As for the production I watched, the orchestra did a fantastic job and really captured the craziness Offenbach composed.  While the subject matter can be dark and weird, there is also a lot of sweetness to the music. The performers clearly put everything they had into this production. Marc Laho is lovably goofy as Hoffmann and I found myself alternately really rooting for him and pitying him. Stella Doufexis has such a beautifully sweet voice as The Muse posing as Hoffmann’s friend Nicklausse and she has such expressive eyes. The baritone of Nicolas Cavallier is perfect for the many incarnations of Nemesis as he makes it clear that he is a villain. He also does a really good job of showing how much he enjoys being a villain and his evil laugh was especially good. The three women who play the past loves are each fun in their own way. The set is rather minimalist but I loved the way it shifted around to fit the needs of the scene.  It made everything flow a little better between each of the five acts.  I was also thankful for the nude bodysuits rather than actual nudity (it can be surprisingly cold on stage). I definitely would recommend this particular production but I would encourage you to go out and find a production to see live if you can.

 

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Spanish

April 21, 2018

Yo pensé que yo escribiría este introducción totalmente en Español porque yo estudió Español por siete años. Yo quiero el idioma Español. Es una idioma muy romántico y musical. Soy familiarizado con la cultura del Mexico porque esta cultura es muy excitante. En particular, estoy fascinado por El Dia de los Muertos. Adicionalmente, yo amo leer las leyendas de los Aztecas y los Mayas. Los dioses de estas culturas antiguo son interesante pero son contaminado por prejuicio. Yo espero disfrutó este pequeño fragmento de mal Español. Lo siento si ofendí. Yo soy un gringo de Baltimore, Maryland.

Whew! Well, I hope that any Spanish speakers enjoyed that and are not too mad that I messed up any of the grammar. It has been years since I spoke or wrote Spanish with any regularity. Allow me to translate for my fellow gringos. “I thought that I would write this introduction completely in Spanish because I studied Spanish for seven years. I love the Spanish language. It is a language that is very romantic and musical. I am familiar with the culture of Mexico because it is very exciting. In particular, I am fascinated by The Day of the Dead. Additionally, I love to read the legends of the Aztecs and the Mayans. The gods of these cultures are interesting but are contaminated by prejudice. I hope you enjoyed this small bit of bad Spanish. I’m sorry if it offended. I am a gringo (slang for a white boy) from Baltimore, Maryland.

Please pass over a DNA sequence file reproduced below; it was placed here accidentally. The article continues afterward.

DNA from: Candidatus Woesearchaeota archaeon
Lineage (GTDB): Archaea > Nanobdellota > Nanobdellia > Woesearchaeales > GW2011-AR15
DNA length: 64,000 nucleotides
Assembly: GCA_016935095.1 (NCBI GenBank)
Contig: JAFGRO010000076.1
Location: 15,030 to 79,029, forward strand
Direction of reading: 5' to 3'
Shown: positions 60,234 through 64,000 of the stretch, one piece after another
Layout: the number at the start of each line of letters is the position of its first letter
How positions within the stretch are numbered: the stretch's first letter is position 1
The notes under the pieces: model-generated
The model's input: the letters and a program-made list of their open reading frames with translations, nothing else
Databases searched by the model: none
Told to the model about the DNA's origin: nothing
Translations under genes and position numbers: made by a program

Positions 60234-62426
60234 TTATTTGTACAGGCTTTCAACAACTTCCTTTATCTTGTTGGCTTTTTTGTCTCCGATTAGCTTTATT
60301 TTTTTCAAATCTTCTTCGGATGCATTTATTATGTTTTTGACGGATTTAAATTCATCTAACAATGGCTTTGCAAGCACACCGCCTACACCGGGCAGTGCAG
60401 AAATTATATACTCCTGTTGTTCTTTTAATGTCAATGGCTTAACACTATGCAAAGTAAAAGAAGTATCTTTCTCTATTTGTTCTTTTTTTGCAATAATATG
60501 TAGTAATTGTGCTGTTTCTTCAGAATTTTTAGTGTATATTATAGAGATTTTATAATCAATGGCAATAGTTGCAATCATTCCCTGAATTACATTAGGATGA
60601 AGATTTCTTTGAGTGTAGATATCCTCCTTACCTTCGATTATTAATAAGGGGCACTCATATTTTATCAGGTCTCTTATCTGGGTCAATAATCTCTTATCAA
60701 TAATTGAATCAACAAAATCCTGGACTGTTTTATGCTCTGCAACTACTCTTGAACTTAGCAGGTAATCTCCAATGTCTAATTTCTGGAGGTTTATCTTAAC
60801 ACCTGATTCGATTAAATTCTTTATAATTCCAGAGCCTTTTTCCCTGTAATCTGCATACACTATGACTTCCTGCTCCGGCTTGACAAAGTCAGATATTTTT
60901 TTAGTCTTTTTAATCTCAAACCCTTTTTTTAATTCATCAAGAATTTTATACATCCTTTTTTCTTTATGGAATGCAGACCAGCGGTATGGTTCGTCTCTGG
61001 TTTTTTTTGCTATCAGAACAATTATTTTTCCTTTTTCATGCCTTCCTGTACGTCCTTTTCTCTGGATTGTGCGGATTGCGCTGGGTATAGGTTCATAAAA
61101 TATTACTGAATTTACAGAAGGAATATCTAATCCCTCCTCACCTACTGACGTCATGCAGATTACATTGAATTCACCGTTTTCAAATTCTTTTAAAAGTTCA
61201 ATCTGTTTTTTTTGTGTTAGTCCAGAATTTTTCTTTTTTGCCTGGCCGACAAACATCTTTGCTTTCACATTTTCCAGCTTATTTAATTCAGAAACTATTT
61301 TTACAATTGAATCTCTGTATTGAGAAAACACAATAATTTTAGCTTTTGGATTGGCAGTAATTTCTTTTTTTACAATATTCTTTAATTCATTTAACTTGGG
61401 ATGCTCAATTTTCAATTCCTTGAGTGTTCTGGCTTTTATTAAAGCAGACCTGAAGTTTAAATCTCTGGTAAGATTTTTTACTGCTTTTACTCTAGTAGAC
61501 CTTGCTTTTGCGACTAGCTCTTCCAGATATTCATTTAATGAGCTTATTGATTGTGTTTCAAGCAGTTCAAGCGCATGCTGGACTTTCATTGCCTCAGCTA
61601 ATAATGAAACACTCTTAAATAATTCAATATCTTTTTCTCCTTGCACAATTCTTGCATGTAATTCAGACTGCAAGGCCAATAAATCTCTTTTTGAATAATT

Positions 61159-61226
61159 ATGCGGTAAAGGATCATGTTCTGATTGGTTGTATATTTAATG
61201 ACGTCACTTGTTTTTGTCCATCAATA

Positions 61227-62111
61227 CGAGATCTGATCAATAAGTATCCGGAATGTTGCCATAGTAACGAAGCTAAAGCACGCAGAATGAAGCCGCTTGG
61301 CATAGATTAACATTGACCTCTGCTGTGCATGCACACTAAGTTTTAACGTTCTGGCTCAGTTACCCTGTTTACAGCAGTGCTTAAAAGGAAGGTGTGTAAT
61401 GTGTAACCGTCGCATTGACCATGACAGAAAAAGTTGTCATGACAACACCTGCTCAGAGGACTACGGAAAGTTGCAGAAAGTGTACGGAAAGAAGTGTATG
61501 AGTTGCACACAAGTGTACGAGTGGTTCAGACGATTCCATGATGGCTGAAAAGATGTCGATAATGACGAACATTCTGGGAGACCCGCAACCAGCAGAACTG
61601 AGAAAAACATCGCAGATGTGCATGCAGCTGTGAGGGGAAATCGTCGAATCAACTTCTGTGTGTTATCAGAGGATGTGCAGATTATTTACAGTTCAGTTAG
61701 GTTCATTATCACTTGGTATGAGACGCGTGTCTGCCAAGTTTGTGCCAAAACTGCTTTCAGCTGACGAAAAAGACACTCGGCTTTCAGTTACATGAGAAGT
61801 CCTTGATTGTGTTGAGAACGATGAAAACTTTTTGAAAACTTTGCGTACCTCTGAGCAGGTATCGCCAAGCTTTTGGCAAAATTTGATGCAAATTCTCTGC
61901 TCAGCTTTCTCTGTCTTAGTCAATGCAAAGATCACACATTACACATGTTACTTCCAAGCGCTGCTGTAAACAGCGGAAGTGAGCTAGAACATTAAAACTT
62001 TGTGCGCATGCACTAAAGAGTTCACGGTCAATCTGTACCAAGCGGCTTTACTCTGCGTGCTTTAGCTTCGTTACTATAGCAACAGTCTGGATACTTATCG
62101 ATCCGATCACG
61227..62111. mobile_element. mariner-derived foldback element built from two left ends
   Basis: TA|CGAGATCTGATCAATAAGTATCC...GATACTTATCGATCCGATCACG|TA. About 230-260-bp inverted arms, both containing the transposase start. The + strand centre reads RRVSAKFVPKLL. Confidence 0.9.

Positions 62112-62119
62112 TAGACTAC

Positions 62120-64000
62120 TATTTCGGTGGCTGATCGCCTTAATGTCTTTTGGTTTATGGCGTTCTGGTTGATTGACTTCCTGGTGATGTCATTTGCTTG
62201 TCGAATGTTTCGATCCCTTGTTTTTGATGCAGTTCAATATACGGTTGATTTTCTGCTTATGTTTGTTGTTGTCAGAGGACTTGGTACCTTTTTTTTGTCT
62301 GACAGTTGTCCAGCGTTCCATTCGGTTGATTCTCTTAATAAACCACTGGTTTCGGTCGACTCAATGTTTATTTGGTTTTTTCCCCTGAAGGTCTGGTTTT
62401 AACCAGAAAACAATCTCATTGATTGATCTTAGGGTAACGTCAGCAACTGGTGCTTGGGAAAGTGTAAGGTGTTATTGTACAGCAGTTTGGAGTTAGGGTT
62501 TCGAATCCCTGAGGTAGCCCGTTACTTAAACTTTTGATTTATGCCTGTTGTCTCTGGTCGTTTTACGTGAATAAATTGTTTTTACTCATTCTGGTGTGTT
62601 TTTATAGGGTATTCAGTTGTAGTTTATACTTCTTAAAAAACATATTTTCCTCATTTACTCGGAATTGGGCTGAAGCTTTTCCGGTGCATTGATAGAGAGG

I really do love the Spanish language. While most of my teachers were from the United States (and probably from here or the midwest) there was one exception. I am blanking on her name but I swear that her first name was Dora. Though, I could be confusing my history with a young girl who taught millions of young kids Spanish. Anyway, she not only taught us the language in sixth grade, she also tried to instill a love of the culture in us. I do not remember where she was from but she taught us a lot of songs native to South America and Central America. It is also the first I heard of the Day of the Dead festival and that is a tradition that I have loved ever since.

For those of you have not seen Coco yet, the Day of the Dead is a (mostly) Mexican holiday that happens to coincide with my favorite holiday Halloween (celebrated in Japan and the USA). The timing is fairly coincidental because the festival was moved to coincide with Western Christianity’s All Saint’s Eve, All Saint’s Day, and All Soul’s Day. That Western tradition gave birth to Halloween but has lost almost all of its religious significance. The Day of the Dead is instead a joyous and reverent occasion. Its purpose is to honor the dead ancestors of the people who celebrate it. It is believed that those ancestors are allowed to visit on those three days out of the year. Because they are visiting, offerings of food, candy, and other gifts are left for them at altars that bear their image. In the 21st Century, this festival was made even more popular when it became a Mexican National holiday as an effort to unify the northern and southern regions.

Later teachers tried to continue that tradition even though Señor Binford and other Spanish teachers were super white. At least Señor Castro was fairly Hispanic (I think?). Anyway, there was so much they had to teach us. I learned more about the contemporary culture of Mexico through Almodovar movies like Mujeres al Borde de un Ataque de “Nervios” (Women on the Verge of a Nervous Breakdown). I learned a new respect for Mexican pop culture that I would never have experienced otherwise. We read many plays written by Spanish-speaking (or just Spanish) playwrights. I read the entirety of Cien Años de Soledad (100 Years of Solitude) in Spanish. It is a Colombian novel about multiple generations that has a few fantasy elements to it which are the parts that really kept me reading.